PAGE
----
There are two fundamental theories in biology: Darwin’s theory of evolution by natural selection and the cell theory, the observation that organismic life consists of one or more cells, the atoms of biology. Furthermore, all cells arise from previous cells by cell division, passing on their DNA source code in their genes in the process. Multicellular organisms have taken to this lifestyle with a vengeance, evolving into vast collections of highly diverse cellular communities that work together in a tightly coordinated manner across all organs in ways that escape our understanding and that make up a living being. A typical human body comprises an astounding 30 trillion cells (close in number to the dollars of the total U.S. debt), with fewer than 200 billion cells, under 1 percent, making up the central nervous system.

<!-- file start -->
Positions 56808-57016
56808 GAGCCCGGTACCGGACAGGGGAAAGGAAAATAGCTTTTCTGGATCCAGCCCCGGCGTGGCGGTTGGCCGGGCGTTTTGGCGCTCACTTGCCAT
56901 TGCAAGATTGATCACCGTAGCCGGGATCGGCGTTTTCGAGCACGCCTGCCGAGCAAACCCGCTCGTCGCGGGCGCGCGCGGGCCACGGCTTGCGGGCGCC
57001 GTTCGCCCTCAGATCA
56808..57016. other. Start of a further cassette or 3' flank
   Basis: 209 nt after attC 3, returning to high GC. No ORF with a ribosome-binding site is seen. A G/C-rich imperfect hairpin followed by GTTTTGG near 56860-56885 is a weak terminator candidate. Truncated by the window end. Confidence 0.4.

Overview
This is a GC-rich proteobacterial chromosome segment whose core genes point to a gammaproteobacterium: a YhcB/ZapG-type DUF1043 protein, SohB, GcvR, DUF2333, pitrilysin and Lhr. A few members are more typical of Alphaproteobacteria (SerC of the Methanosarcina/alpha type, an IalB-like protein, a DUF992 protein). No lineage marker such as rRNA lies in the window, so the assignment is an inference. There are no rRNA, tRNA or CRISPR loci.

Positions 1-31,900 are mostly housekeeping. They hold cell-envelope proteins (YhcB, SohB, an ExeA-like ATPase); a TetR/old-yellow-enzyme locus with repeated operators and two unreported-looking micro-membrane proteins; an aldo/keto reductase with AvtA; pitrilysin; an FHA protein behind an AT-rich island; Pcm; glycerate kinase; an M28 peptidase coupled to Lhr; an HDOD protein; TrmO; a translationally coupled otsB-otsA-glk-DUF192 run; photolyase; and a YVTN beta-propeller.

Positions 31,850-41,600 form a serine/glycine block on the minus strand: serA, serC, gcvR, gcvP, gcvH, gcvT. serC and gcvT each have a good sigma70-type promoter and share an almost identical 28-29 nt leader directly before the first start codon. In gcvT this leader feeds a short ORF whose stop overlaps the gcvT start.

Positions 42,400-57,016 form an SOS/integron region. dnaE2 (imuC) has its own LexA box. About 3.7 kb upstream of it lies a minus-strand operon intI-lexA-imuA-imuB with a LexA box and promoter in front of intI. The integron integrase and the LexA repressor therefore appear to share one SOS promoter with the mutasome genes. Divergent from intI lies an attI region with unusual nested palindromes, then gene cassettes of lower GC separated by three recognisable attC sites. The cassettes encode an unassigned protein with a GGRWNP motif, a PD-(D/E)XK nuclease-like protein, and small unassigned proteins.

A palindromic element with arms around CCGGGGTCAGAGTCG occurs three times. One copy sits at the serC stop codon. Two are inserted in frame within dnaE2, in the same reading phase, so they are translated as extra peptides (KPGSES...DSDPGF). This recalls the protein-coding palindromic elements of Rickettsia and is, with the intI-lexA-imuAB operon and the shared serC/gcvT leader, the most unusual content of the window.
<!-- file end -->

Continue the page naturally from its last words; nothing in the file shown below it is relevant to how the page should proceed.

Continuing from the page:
Focusing on the brain, microscopic observations by 19th-century anatomists provided the earliest description of distinct neurons that continue to be studied today: Betz neurons, Purkinje neurons, Meynert neurons and so on. The invention of dyes rendered their glorious complexity visible. The dyes stained with precision even cells’ far-flung components—dendrites, the tiny, filamentlike signal-receiving antennae; cell bodies, the neurons’ processing centers; and axons, the cells’ output wires.
The hand-drawn sketches of Santiago Ramón y Cajal, the pioneering Spanish neuroanatomist, did much to establish the neuron doctrine for the brain. His drawings, exhibited at galleries the world over, gracing coffee-table books, T-shirts and the “inked” upper left arm of the first author (Koch), reveal the distinct nature of different cell types: Purkinje cells of the cerebellum with their coral-shaped dendritic trees; pyramidal cells of the cerebral cortex; and the layers of cells that tile the back of the eye.